There's enough romantic drama here to full a Shakespearean comedy - everyone is in love with someone who is in love with someone else. Yet despite its comic trappings and often biting wit, The Seagull is, at its heart, a tragedy. Konstantin's all-consuming love for Nina fuels his work, even as she becomes Trigorin's latest muse, leaving Irina embittered and angry. The rage boiling at the center of The Seagull comes from Chekhov himself, who wrote the play as a kind of meta-theatrical critique of the pretensions he saw in artistic society. Theatre was changing around him, and Chekhov's text is filled with commentary on the push and pull between new kinds of theatre (like his own) and the old guard (represented by the stodgy Trigorin).

Much of that is lost, unfortunately, in the play's translation to the screen. Mayer plays it mostly straight, setting the film in the late 1800s when the play was written, but the whole affair seems to lack the thematic density that is so important to what Checkhov wrote. The humor is there, the production is sumptuously designed, the cast is stacked with top-notch talent. Yet it is as if the very translation of the film has left something behind on the stage. As such, The Seagull feels like a film without a foundation, the actors working on characters that don't have the building blocks they require. Only Bening is really able to take her character to the next level, embodying the aging Irina, who must watch as she is overtaken in nearly every way by the young ingenue, Nina, in much the same was as she was in her Oscar nominated role in Being Julia.

The Seagull is often regarded as the first of Chekhov's four major plays. It is a theatrical touchstone in more ways than one - Constatnin Stanislavky worked with Chekhov and used it to help develop his groundbreaking acting techniques, and influential acting teacher Uta Hagen made her stage debut in the play when she was only 18. And yet this film version feels somehow staid and safe, robbed of its natural theatrically and trapped by the confines of its own frame. It's a fine production, easy to watch and well-performed, but outside of its natural habitat it just never has the chance to soar.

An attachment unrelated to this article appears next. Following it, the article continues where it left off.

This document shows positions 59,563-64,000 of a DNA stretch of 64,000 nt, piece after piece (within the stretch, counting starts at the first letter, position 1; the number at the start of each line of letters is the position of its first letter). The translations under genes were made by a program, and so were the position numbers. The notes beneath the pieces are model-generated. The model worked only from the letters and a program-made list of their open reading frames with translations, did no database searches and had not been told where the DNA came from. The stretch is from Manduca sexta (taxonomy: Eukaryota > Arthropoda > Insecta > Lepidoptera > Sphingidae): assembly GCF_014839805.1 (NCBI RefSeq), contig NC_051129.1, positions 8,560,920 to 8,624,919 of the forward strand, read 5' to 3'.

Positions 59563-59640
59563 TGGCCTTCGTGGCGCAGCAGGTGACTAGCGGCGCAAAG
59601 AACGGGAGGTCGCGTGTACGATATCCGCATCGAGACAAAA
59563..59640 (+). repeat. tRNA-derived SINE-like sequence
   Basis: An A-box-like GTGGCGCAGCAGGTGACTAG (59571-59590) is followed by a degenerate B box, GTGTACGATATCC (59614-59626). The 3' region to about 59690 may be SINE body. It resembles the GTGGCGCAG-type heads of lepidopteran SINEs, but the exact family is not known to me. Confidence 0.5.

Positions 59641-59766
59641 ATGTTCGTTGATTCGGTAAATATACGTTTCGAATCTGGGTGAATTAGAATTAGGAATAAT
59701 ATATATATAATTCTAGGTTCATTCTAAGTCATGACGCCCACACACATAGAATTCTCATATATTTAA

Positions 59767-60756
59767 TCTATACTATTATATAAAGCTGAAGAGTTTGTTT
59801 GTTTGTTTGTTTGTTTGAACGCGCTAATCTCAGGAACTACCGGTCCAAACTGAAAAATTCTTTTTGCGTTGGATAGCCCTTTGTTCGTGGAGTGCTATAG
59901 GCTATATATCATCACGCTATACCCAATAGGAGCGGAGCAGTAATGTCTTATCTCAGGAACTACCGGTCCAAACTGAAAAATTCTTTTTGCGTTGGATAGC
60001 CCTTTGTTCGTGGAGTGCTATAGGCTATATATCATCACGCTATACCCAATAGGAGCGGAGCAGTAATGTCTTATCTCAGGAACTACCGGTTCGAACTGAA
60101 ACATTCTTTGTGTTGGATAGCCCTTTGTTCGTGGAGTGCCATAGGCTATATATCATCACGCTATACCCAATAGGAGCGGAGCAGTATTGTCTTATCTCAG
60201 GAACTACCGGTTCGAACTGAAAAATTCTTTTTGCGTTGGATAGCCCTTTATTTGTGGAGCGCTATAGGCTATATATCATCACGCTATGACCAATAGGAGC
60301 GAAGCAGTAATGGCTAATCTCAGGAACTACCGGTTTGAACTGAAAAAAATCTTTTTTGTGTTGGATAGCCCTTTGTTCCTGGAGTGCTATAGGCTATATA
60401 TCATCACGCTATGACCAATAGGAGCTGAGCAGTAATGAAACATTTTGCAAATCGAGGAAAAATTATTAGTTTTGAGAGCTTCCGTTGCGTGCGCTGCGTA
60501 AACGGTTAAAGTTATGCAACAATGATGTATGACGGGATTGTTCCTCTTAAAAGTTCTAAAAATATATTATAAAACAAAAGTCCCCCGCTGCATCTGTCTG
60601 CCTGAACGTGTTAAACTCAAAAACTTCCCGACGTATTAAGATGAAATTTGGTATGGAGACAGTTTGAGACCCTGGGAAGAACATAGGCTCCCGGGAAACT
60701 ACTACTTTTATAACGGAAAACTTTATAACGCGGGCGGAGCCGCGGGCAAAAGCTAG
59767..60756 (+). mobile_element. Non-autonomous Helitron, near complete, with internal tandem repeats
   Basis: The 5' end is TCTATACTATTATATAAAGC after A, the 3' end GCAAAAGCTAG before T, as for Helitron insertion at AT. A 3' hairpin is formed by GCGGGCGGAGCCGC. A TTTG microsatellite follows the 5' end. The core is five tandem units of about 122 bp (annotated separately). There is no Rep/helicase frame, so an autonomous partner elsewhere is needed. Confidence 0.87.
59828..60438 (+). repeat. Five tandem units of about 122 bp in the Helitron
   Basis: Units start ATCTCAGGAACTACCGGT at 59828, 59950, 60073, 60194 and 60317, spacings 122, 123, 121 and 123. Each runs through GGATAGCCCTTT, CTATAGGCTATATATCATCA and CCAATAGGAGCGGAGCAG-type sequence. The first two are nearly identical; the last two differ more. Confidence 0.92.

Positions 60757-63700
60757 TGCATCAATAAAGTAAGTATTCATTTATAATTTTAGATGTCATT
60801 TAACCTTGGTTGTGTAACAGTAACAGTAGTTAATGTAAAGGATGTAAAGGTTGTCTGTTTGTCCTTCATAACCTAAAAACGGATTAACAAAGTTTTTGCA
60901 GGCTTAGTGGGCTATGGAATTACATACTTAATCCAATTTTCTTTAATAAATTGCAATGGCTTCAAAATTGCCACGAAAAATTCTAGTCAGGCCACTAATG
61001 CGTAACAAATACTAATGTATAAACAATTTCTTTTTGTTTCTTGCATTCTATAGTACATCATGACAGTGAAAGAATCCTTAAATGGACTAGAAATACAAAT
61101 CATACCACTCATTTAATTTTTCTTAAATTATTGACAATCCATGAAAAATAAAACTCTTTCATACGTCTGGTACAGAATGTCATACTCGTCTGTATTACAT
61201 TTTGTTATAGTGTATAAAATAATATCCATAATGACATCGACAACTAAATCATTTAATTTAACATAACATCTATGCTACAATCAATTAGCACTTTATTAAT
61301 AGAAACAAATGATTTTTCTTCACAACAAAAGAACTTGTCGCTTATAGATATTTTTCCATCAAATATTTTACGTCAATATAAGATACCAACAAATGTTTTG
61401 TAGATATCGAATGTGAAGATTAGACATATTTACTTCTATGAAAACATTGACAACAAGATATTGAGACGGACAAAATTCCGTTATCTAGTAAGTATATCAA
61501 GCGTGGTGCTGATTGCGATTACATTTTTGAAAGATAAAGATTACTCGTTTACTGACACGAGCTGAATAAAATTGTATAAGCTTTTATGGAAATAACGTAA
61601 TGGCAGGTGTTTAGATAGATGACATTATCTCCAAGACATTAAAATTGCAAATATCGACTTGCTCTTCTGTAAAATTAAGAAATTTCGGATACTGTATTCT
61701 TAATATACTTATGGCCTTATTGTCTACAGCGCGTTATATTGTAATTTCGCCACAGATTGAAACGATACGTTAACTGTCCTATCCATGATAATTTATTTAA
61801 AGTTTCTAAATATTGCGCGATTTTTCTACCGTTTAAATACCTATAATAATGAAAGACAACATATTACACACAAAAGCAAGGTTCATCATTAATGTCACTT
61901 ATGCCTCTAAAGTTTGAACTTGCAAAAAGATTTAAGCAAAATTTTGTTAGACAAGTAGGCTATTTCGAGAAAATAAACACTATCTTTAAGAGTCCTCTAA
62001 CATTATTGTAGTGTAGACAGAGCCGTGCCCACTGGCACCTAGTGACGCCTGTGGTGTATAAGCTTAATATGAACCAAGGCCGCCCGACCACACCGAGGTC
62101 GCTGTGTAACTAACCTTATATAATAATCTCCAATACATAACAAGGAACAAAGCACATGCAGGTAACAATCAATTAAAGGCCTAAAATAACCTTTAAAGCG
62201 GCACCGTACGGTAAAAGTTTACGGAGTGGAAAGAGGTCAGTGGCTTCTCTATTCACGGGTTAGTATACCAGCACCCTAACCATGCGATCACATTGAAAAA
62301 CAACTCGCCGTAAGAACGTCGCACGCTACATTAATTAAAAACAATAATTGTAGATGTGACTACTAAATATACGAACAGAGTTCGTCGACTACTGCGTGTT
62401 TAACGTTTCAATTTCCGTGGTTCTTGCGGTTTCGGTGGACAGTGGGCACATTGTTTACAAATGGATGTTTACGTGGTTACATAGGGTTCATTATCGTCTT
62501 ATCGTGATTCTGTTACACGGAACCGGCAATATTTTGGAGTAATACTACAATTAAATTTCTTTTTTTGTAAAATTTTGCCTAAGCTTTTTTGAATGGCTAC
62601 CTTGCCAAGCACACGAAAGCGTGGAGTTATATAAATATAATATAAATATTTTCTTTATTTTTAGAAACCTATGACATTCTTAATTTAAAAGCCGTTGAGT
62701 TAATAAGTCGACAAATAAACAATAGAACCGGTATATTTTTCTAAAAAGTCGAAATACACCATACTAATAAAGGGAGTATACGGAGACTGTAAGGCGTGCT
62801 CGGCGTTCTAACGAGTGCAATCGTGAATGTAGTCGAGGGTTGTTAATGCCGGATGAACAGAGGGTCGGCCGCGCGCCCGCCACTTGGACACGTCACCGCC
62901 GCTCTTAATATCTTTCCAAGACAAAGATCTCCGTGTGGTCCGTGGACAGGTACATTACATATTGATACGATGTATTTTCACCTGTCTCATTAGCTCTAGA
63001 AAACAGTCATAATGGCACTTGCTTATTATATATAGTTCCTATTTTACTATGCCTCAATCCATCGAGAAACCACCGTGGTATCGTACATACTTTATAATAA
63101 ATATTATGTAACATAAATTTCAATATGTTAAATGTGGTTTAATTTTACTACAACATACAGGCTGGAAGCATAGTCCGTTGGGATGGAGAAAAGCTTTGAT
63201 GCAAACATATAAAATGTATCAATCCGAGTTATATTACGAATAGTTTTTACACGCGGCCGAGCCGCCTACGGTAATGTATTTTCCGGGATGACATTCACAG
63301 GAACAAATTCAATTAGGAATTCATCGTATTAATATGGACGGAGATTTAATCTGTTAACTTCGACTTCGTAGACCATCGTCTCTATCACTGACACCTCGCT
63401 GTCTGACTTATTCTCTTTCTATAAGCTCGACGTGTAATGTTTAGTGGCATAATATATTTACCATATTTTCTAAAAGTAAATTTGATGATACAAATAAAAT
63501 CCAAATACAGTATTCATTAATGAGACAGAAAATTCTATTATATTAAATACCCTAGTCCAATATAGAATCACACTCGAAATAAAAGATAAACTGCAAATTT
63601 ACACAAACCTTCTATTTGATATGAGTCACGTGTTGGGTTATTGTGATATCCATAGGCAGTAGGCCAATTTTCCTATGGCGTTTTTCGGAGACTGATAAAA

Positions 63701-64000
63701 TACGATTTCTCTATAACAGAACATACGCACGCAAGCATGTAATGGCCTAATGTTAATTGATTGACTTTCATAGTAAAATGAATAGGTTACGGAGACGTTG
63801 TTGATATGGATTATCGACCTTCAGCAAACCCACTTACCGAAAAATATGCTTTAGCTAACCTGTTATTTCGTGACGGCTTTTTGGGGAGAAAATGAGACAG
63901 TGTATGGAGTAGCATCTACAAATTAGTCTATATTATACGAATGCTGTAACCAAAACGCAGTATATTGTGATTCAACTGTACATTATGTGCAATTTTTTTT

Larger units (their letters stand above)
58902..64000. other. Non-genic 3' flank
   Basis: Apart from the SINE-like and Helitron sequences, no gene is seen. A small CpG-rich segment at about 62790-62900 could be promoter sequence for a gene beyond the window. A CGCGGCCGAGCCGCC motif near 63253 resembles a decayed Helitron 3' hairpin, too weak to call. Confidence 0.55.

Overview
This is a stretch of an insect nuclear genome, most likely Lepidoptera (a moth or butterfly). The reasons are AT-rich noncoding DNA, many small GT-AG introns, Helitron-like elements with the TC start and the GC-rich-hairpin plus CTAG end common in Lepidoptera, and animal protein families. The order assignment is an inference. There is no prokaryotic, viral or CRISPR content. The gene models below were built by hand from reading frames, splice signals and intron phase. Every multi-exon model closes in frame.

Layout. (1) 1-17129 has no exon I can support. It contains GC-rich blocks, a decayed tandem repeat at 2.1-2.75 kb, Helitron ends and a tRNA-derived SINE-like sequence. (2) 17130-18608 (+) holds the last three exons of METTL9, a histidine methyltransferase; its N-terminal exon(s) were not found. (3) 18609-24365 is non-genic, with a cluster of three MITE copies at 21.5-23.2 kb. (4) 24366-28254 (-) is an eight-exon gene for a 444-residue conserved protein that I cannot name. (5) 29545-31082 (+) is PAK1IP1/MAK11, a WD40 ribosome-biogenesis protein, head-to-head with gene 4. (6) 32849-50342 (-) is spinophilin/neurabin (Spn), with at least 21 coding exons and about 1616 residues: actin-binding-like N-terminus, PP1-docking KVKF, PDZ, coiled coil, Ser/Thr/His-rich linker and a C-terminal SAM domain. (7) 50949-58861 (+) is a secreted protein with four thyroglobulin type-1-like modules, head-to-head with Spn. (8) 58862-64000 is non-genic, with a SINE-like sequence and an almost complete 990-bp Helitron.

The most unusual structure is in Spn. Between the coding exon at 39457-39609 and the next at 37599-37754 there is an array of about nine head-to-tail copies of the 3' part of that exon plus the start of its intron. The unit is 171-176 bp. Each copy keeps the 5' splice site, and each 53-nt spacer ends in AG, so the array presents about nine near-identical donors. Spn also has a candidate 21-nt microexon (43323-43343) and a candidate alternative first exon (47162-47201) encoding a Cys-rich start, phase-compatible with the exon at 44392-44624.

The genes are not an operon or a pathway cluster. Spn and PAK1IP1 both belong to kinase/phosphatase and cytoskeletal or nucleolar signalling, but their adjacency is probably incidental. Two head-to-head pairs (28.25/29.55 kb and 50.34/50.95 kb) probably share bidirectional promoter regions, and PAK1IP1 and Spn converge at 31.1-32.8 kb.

GRADE - ★★½ (out of four)


THE SEAGULL | Directed by Michael Mayer | Stars Annette Bening, Saoirse Ronan, Corey Stoll, Elisabeth Moss, Mare Winningham, Jon Tenney, Glenn Fleshler, Michael Zegen, Billy Howle, Brian Dennehy | Rated PG-13 for some mature thematic elements, a scene of violence, drug use, and partial nudity | Now playing in select cities.

Sunday, June 03, 2018

You're lost in the middle of the Pacific Ocean on a drifting derelict boat. There's no land for thousands of miles. Your food is running low, your radio is broken, and you have no way to call for help. This is no Hollywood fantasy, this is exactly what happened to Tami Oldham and Richard Sharp on a voyage from Tahiti to California in 1983, after their boat was seriously damaged by Hurricane Raymond.